Calhoun Square Turnaround

How Stuart Ackerberg plans to de-mall the mall.

Stuart Ackerberg and Jackie Knight in Calhoun Square
Photo by Caitlin Abrams
Stuart Ackerberg enlisted Calhoun Square’s former leasing manager Jackie Knight to help him reinvent the center.

When I met Stuart Ackerberg at Calhoun Square in early April, the Minneapolis real estate developer was still a few days away from receiving the keys to Calhoun Square, or else he might have taken a sledgehammer to the center’s bland Sheetrock pillars right then and there.

Ackerberg purchased Calhoun Square—his third time trying—for a reported $69.5 million from a New York development group that tried to turn the lagging center into a regional mall and in the process made it feel more like a doctor’s office. If Calhoun Square is to come back to life, Ackerberg believes it needs an urban appearance and attitude. He intends to start by peeling back the boring beige tile, swirls of carpet, and sterile white walls to reveal concrete and metal.

Ackerberg sees Calhoun Square as vital to the success of Uptown, of which his company, Ackerberg Group, has developed a sizable chunk, including Mozaic (which he owns), Lumen on Lagoon, and Lake Calhoun City Apartments (sold last fall). While some would argue Calhoun Square was always awkward in its urban environs, Ackerberg remembers the glory days: when Hollywood High and Mainstream Outfitters were cooler than any stores at the ’Dales and Figlio always had an hour-plus wait. When punkers loitered and Uptown was the place Prince wanted to be.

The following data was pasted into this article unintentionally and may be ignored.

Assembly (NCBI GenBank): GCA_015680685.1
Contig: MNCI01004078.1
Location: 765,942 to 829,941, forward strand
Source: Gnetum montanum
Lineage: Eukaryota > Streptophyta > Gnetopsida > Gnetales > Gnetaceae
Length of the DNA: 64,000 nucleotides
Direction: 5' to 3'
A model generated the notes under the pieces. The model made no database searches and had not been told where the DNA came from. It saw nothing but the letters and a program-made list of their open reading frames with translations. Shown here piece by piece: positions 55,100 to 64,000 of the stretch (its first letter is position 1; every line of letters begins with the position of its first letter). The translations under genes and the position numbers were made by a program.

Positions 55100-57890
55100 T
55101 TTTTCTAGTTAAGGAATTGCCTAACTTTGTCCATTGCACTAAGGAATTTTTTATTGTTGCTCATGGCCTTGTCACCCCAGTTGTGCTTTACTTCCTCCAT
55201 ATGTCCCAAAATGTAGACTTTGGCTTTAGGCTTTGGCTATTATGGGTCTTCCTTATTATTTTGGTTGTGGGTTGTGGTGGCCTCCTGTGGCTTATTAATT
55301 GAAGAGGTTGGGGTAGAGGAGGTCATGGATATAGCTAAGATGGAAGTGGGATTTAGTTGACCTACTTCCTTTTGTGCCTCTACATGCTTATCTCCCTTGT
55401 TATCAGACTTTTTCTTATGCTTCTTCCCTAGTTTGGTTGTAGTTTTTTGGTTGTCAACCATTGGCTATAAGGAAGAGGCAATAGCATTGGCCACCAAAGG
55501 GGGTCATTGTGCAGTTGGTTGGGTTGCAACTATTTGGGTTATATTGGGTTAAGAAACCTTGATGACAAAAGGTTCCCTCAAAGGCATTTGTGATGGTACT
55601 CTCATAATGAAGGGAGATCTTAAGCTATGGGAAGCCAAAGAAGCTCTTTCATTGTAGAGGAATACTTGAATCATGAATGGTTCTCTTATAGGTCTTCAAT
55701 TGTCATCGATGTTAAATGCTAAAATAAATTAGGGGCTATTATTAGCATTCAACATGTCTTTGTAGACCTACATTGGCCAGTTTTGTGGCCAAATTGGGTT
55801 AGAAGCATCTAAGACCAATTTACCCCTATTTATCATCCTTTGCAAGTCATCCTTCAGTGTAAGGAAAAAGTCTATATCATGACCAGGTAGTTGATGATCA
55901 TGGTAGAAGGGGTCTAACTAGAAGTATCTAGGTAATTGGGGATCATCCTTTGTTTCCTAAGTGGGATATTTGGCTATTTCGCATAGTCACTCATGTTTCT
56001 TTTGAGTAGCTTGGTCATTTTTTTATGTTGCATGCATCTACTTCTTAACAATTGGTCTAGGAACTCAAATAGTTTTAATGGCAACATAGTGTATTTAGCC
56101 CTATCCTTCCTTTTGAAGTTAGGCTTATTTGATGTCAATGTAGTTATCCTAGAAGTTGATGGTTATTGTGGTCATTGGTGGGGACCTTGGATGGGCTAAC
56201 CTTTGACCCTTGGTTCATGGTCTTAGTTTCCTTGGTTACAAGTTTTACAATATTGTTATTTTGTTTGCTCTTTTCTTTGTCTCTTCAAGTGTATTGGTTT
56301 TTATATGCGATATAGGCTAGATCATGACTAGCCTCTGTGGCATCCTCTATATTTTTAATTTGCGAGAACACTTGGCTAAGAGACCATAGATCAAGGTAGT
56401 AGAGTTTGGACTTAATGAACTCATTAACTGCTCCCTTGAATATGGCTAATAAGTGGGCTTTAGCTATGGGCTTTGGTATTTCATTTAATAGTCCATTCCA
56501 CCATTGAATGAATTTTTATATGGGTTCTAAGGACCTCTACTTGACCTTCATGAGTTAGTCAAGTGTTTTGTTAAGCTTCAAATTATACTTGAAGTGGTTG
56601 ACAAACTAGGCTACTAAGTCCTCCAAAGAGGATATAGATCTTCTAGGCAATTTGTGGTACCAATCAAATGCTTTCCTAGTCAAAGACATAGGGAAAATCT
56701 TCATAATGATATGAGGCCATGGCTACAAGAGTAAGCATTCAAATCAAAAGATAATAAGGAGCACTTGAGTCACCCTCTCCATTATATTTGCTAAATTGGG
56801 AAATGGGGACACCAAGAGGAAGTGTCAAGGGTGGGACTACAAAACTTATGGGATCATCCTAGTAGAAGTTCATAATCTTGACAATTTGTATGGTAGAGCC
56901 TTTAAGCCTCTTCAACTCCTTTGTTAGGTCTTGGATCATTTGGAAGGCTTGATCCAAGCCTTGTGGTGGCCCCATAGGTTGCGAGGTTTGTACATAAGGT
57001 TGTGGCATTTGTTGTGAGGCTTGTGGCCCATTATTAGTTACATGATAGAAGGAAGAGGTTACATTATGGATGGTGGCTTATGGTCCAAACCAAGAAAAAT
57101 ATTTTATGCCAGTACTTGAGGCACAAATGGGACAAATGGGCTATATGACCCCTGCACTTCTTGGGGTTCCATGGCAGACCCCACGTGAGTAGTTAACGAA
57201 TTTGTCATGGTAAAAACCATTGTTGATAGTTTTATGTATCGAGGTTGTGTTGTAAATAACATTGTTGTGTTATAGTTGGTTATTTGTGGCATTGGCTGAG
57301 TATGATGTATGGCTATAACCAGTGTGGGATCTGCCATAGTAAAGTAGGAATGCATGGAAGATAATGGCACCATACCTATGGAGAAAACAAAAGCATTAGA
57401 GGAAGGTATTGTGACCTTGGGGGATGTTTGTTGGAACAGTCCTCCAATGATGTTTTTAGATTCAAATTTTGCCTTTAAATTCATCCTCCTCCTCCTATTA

Calhoun Square might never be that cool again, Ackerberg admits. But he’ll go down trying.

One of the more unusual challenges is combatting the quiet, despite the fact that 88 percent of the center is actually leased. Sure, there’s a steady stream of people with gym bags heading to LA Fitness on the second floor, but as Ackerberg points out, there’s no reason for them to linger—no salads or smoothies to pick up, no fitness gear to buy.

H&M is another tenant Ackerberg admits he wouldn’t have picked for Calhoun Square, but there it is—the bright, bouncy antagonist to the indie boutiques that once made Calhoun Square special. And it’s doing decent business. So Ackerberg needs to figure out what types of stores complement the current mix—which includes local veterans such as Kitchen Window and Bay Street Shoes—and who can afford the rent that’s been driven up by the coming of The North Face and Apple. “We need things that are unique,” he says. “They could be national but the only one in the market.”

The Ackerberg Group is talking to potential tenants, but much of this summer will be spent on improving the space itself. Art for the walls. Better lighting. Possibly a farmers’ market or street performers for the dead space between the center and the parking ramp. Ackerberg wants to create a passageway from cb2 into Calhoun Square (how did it ever get built without one?). He’d like to be able to buy a cup of tea that doesn’t take 10 minutes to brew.

Ackerberg’s ultimate dream for Calhoun Square is something similar to Chelsea Market in New York, the Ferry Building Marketplace in San Francisco, or Pike Place Market in Seattle. Calhoun Square should be more about the place itself than things to buy—a meeting spot for lunch, or a stroll, or to pick up flowers, appetizers, and a hostess gift on the way to a party. Doesn’t that sound dreamy?

Give the man a sledgehammer.